While rosacea isn’t completely understood–there isn’t yet a cure for the skin condition–there are many environmental and internal factors that can trigger a flare up or worsen the condition. Here are some tips for rosacea-sufferers:
- Manage stress: emotionally stressful situations can trigger a flare up
- Protect: Cold winds and the damaging sun can provoke redness. Use a soft scarf in a non-irritating fabric to cover up the skin in the winter, and a good sunscreen with a wide-brimmed hat in the summer. Be sure to use a richer moisturizer in winter to protect against moisture loss in the skin.
- Use sunscreen: Even though I just mentioned wearing sunscreen in the last point, it’s imperative that sunscreen is used every day. UV rays can lead to a flare up. Physical sunscreens like AlumierMD’s Sheer Hydration are less likely to irritate rosacea-prone skin.
- Be gentle: rubbing, scrubbing and massaging the face should be avoided. Use soothing cream cleansers and hydrating moisturizers and serums.
- Keep it simple: Adding in new skincare products can exacerbate rosacea. Use straightforward products that are hypoallergenic and fragrance-free.
- Consume high quality proteins: fish, poultry, shellfish, tofu, seeds, nuts and olive oil all contain healthy fats that help soothe rosacea.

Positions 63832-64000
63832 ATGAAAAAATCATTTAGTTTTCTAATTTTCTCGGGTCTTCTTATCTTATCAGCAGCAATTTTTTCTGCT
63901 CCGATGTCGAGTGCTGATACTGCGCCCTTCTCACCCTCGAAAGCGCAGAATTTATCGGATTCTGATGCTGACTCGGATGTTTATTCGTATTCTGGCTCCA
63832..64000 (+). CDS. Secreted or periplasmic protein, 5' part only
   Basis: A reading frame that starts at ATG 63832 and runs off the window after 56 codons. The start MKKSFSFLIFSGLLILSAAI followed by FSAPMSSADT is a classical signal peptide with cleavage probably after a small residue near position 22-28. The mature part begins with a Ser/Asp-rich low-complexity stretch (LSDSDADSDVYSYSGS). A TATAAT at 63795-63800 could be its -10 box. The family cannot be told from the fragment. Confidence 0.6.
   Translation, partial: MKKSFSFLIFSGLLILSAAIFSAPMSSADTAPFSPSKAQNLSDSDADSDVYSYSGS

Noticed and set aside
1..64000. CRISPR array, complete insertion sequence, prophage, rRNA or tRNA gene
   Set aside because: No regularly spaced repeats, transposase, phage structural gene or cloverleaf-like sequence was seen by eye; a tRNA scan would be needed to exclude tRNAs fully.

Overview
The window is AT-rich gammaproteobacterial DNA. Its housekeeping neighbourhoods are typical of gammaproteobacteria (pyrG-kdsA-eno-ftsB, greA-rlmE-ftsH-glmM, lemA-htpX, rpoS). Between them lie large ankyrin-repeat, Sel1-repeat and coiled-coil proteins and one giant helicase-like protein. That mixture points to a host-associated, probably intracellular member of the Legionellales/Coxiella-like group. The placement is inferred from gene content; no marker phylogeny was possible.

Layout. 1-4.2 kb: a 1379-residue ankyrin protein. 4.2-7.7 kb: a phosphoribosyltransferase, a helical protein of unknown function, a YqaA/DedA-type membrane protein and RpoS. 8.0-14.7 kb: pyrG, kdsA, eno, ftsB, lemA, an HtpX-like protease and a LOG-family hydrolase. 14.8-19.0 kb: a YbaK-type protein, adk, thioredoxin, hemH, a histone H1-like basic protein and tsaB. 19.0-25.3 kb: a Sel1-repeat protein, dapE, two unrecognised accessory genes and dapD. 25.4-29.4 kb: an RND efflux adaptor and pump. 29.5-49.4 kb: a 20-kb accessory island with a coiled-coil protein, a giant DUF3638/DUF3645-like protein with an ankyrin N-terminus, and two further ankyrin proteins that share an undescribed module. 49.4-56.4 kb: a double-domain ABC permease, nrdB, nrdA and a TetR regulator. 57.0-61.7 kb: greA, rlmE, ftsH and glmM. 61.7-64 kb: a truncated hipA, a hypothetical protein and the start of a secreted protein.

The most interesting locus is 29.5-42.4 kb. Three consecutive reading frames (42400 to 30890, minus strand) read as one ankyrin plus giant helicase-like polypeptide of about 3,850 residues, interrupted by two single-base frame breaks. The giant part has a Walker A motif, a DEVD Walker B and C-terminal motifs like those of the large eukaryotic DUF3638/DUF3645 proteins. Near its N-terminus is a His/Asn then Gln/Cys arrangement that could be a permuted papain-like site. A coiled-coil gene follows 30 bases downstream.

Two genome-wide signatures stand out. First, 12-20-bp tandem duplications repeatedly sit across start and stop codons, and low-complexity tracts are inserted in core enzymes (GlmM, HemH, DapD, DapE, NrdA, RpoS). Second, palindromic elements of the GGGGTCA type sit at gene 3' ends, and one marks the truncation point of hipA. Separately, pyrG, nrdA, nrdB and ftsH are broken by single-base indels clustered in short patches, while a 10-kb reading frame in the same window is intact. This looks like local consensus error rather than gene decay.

- Eat low-glycemic carbs: whole grains (like oats), colourful fresh fruits and veggies, beans and lentils are proven to help minimize the inflammatory glycemic response associated with sugary and starchy foods.
- Learn about your triggers: keep a journal of what exacerbate your rosacea.
- Check ingredients: Before applying a product to your face, check for any irritating ingredients. When selecting cosmetics, look for mineral-based makeup with minimal ingredients.
- Go from hot to cold: fluctuating temperatures can aggravate rosacea.
- Go nuts at the gym: moderate activity is best for rosacea sufferers. Increased circulation can trigger a flare up, so it’s best to avoid intense workouts.
- Consumer trigger foods and beverages: alcohol and hot drinks like coffee and tea can create a flush. Spicy, sugary and starchy foods can increase inflammation as well. Other known trigger foods include: yogurt, sour cream, vinegar, chocolate, citrus fruits, cheese, avocados, spinach and more.